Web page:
I joined a book club at the beginning of 2012. I keep meaning to write about this book club, and never get around to it. (Pretty much the story of my blogging life, actually).
To be honest, at first I wasn't sure that I liked the book club. The women are terrific, and we had some great discussions on books ranging from The Paradox of Choice to The Hunger Games, from The Wind in the Willows to a biography of Georgia O'Keefe that some of us found so ridiculous, one of our members decided to quit afterwards because we were too negative. One month we each picked a biography, our own choice (in my desire to combine this assignment with research for the Deaf characters in the book I'm writing, I opted for a Marlee Matlin memoir, which I don't especially recommend unless you love celebrity memoirs). One month we each read any book by Louise Erdrich.
Our discussions were wide-ranging and generally fun and positive (except for that Georgia O'Keefe book....and my Marlee Matlin book....and my Louise Erdrich book....and some members who aren't me hated the Hunger Games a whole lot). But I got burnt out on reading on a deadline two years ago, and even though book club is only once a month, I sometimes found myself dreading the deadline more than I was looking forward to the meeting. Also, the snacks are minimal, and in my opinion any club meeting should have maximal snacks. Ironically, I hosted the discussion of The Hunger Games and served copious amounts of food.
Speaking of which, note to self: Must have a Hunger Games dinner.
Well, this month's meeting was the one where we were to bring ideas for next year's books. Each of us brought 3-5 titles to share except the woman who quit because we were too negative, and the other woman who quit. And I find that I am really excited about my 2013 book club--even though they only picked one of my three suggestions. (It's okay--everyone had really great suggestions! It was hard to choose.) My friend Stephanie is joining, so that's awesome, and for the most part we chose fabulous-looking books. There are a few months that I'm less excited about--we're reading the wonderful book Lamb: The Gospel According to Biff, Christ's Childhood Pal, which I loved when I read it in 2003 and will probably enjoy re-reading, but I'm definitely not a huge fan of re-reading. For next month's meeting, we are reading Fannie Flagg's Redbird Christmas, which I hope will surprise me by being more than a feel-good Xmas story. Honestly, I think I just hate the cover of the library's copy of this book, which is a perfectly nice image but makes me think of a romance novel. Except, the romance appears to be between a cardinal and a mailbox,or perhaps a mailbox and a chair.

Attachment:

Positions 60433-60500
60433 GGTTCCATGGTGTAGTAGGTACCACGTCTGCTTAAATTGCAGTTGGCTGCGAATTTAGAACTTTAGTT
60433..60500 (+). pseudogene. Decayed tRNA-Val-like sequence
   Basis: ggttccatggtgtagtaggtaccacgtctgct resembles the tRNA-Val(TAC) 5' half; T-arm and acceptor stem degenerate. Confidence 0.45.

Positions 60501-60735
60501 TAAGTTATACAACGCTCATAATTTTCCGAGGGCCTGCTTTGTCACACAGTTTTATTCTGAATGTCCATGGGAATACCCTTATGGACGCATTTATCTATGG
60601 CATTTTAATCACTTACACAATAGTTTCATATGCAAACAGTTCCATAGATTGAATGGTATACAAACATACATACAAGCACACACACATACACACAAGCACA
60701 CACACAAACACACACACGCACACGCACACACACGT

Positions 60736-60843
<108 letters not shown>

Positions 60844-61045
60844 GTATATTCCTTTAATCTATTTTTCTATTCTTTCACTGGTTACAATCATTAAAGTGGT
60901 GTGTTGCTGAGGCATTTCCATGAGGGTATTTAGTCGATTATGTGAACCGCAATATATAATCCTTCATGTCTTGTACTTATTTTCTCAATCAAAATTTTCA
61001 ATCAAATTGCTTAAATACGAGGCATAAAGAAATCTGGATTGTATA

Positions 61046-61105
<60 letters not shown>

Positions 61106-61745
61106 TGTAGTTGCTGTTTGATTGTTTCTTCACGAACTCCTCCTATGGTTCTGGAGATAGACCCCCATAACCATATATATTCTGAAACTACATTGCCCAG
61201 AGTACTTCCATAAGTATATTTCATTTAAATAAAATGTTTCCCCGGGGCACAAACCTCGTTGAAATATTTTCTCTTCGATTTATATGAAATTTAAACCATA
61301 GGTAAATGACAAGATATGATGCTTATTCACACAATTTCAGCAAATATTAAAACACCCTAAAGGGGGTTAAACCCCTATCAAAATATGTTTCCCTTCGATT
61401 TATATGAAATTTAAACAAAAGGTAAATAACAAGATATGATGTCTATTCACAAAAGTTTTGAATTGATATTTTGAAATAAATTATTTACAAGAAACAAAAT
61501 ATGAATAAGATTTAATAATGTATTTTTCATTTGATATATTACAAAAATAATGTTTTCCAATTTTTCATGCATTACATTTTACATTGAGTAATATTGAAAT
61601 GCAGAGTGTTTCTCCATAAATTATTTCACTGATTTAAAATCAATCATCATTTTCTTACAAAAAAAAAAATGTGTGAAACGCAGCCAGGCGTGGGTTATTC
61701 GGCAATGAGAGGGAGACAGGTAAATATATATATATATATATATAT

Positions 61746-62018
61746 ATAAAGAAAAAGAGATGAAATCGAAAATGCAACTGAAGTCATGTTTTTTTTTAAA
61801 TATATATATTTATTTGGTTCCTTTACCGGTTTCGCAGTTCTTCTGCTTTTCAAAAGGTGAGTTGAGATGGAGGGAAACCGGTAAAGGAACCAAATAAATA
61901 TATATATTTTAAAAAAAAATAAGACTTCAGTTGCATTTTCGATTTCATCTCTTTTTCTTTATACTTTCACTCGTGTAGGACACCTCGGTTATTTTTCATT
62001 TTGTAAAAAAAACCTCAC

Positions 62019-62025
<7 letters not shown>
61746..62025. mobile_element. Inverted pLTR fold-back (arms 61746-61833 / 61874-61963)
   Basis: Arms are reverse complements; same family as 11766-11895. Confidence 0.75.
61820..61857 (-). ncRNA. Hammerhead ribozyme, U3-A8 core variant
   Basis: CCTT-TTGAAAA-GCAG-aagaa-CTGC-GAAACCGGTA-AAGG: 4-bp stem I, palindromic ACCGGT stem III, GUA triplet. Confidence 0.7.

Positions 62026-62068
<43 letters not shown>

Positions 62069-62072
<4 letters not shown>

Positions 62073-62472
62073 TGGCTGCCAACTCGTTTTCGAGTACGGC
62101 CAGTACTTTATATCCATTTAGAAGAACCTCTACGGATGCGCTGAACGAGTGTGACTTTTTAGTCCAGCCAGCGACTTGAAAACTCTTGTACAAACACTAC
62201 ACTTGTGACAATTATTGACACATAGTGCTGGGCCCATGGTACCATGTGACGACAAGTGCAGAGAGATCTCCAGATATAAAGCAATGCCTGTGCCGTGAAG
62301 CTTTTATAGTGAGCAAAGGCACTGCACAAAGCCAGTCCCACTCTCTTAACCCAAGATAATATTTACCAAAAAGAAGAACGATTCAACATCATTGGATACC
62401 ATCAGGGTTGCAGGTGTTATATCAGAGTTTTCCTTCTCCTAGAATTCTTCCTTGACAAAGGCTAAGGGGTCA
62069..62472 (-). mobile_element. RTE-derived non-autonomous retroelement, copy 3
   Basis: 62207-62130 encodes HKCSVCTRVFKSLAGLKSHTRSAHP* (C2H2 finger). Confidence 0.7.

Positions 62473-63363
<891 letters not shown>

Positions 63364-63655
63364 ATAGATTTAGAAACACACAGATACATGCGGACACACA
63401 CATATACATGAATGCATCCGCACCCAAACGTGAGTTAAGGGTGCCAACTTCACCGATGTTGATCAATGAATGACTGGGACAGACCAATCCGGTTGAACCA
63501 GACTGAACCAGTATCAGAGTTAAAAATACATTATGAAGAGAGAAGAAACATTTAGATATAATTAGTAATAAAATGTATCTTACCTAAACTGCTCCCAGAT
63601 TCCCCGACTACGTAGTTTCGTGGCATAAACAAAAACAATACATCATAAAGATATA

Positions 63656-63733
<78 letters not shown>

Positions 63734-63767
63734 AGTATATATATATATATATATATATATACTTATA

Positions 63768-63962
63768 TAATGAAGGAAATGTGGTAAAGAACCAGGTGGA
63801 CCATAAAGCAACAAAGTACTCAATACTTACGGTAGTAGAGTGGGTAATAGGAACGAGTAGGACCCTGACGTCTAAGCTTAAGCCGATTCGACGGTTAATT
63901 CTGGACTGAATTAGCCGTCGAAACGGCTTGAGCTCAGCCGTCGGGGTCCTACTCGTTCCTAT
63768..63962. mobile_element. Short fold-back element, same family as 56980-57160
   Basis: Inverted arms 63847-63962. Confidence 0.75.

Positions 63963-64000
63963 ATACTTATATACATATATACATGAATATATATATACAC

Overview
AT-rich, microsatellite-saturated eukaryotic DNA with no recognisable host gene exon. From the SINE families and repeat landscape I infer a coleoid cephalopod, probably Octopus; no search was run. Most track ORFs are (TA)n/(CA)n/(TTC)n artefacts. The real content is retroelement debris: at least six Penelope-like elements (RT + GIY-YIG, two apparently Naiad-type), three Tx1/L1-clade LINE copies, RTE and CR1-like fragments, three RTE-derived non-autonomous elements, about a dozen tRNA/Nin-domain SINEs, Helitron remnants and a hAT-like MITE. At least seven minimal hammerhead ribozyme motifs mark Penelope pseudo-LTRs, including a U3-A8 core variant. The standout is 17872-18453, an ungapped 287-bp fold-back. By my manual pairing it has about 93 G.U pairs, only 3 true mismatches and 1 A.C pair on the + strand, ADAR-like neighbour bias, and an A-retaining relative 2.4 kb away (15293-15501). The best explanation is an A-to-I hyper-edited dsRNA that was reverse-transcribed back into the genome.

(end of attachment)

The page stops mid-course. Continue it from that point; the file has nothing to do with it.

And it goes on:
The alternate cover doesn't leave me with nearly the same sense of apathy. It's just as hokey--looks like a masculine Christmas card, actually--but it's more refined. And in this instance the romance is clearly between the cardinal and the gift, who is playing hard to get by hiding in the mailbox.
We have a couple of months where I will need to choose a book within a category, so I'm looking for suggestions on these:
1) Any book by Ursula Le Guin. She is a local author so I'm looking forward to checking her out, but I'm not especially familiar with anything she's written and nothing is really calling to me. Any recommendations?